The US Air Force (USAF) has issued requirements for the T-X trainer aircraft programme that is scheduled to replace the service's ageing T-38 Talon aircraft fleet.
The release represents the first under USAF's new 'Bending the Cost Curve' initiative. It follows air force secretary Deborah Lee James' emphasis on increased dialogue with industry to build affordability into the acquisition process.
Air education and training command (AETC) plans, programmes, and requirements director brigadier-general Dawn Dunlop said: "The T-X requirements are being released approximately ten months earlier than under the normal acquisition process and is part of an ongoing effort for more deliberate and open engagement with industry."
Released in 2012, the initial draft requirements are claimed to have enabled the industry to make more informed and early design decisions.
The T-38 is built by Northrop Grumman. It is currently unable to prepare USAF pilots for newer, more advanced aircraft, due to outdated cockpit and simulated sensor capability, as well as sustainment issues.
According to USAF, the T-38 is unable to complete 12 of 18 advanced pilot training tasks, prompting the air force to rely on fighter and bomber formal training units to complete the training at a much greater cost.
In addition, the T-38s assigned to AETC have failed to meet the command's requirement for 75% availability since 2011.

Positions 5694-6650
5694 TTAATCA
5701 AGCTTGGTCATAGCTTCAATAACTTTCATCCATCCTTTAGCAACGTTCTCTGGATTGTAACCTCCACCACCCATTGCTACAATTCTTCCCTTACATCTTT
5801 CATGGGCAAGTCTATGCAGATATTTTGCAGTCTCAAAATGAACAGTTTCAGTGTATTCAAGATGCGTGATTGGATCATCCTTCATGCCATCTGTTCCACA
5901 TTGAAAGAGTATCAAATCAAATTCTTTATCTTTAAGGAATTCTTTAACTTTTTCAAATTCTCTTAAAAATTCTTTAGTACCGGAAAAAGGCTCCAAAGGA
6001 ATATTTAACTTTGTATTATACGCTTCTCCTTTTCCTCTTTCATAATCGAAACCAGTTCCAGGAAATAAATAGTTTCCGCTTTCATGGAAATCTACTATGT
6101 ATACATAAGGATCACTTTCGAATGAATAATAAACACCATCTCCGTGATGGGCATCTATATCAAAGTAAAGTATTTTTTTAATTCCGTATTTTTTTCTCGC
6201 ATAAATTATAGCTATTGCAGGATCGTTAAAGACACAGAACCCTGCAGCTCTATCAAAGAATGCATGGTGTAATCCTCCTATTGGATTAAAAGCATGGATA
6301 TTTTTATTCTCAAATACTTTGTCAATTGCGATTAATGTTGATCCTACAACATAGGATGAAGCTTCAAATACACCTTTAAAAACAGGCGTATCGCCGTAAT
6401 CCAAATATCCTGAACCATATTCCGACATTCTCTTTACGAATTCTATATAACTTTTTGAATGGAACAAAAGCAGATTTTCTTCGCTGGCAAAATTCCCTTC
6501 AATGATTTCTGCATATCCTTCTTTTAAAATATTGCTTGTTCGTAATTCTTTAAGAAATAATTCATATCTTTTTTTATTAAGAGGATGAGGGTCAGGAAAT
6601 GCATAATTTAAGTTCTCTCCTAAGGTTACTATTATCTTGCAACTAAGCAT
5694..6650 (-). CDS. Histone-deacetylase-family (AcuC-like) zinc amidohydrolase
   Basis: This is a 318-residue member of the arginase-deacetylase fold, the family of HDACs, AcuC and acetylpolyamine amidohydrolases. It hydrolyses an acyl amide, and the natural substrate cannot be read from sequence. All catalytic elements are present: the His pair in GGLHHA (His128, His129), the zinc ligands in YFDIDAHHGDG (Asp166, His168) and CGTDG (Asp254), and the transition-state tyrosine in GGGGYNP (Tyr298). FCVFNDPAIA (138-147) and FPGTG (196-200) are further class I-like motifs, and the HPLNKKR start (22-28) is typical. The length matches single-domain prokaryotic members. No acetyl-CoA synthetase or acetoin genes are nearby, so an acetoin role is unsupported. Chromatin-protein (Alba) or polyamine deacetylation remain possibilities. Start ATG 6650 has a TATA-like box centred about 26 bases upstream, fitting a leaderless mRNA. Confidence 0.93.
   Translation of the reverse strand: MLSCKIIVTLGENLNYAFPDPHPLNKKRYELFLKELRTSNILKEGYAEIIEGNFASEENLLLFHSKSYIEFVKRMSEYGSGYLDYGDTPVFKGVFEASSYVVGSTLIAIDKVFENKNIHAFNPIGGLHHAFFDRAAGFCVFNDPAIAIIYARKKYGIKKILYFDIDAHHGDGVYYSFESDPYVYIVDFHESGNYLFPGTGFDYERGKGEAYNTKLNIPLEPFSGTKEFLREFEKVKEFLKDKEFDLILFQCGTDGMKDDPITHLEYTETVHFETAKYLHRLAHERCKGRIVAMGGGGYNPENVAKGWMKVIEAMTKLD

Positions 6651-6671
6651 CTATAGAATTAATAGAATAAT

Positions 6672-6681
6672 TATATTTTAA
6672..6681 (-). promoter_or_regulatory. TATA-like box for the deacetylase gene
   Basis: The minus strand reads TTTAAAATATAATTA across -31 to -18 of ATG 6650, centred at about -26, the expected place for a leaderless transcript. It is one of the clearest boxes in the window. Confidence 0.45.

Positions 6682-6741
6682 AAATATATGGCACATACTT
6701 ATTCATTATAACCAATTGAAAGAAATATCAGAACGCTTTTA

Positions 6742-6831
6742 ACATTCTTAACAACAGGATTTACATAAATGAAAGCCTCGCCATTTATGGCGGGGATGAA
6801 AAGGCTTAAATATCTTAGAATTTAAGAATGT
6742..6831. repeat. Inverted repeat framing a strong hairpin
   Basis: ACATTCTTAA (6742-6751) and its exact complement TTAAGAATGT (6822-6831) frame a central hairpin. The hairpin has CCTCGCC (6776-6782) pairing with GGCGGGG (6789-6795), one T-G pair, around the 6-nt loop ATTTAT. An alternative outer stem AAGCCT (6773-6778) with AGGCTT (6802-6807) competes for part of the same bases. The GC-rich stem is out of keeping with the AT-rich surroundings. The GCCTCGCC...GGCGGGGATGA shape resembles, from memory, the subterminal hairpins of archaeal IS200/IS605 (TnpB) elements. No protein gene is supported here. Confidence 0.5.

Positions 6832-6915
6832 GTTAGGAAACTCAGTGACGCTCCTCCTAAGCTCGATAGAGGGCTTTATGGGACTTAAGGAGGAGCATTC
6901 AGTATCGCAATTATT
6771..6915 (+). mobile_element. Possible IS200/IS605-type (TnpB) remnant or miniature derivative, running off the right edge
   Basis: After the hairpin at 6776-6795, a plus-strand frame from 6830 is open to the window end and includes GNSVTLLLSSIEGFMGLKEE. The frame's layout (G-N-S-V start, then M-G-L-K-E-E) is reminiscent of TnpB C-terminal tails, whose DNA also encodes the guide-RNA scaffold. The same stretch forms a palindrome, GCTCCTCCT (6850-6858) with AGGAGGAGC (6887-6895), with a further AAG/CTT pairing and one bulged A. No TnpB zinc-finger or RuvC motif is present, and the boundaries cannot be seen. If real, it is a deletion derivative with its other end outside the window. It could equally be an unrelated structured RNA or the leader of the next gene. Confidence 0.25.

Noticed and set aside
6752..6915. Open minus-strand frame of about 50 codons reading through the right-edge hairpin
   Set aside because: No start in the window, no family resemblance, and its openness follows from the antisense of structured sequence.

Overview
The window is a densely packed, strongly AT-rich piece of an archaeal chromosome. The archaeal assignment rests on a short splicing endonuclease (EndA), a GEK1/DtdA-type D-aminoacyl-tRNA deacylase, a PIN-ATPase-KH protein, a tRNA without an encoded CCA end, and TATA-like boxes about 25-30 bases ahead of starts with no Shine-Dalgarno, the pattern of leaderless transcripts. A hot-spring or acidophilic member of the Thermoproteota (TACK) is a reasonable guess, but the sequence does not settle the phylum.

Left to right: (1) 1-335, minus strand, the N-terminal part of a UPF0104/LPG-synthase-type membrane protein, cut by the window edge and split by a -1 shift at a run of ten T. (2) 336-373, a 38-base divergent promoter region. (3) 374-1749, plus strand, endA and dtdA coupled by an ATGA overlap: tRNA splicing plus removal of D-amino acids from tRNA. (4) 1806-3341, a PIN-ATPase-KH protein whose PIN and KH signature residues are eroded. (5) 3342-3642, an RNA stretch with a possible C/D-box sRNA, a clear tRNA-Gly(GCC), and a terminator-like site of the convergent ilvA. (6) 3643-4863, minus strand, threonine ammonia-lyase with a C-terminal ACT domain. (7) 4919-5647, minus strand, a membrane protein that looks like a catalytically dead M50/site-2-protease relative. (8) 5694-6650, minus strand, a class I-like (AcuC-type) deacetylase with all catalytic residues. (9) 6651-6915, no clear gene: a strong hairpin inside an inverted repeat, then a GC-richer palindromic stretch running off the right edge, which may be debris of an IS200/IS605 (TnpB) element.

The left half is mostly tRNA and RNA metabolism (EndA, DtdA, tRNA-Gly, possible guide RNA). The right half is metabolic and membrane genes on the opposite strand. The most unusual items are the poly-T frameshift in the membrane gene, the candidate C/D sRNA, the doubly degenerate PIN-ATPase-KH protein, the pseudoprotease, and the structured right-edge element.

The USAF seeks three key performance characteristics for the advanced pilot training mission, including sustained G, simulator visual acuity and performance, and aircraft sustainment, with focus on embedded training with synthetic sensors and data link.
The USAF requires the T-X system to serve in a 'red air' or adversary role, during live-fly exercises, and has already set aside $40m across the Future Year Defense Plan in Stores-Aircraft Interface funds in 2016 budget as a wedge to provide future planning or development options related to T-X.
AETC commander-general Robin Rand said: "The money for the Stores-Aircraft Interface project should be considered separately from the Advanced Replacement T-X programme.
"A T-X variant is just one option for red air if we decide there's a requirement for it."
A contract for 350 T-Xs to replace the 431 AETC T-38s is scheduled to be awarded in the fall of 2017, while initial operational capability will be declared by the end of 2023.
Image: A USAF T-38 Talon aircraft flying over the Texas, US. Photo: courtesy of SSGT Jeffrey Allen, USAF.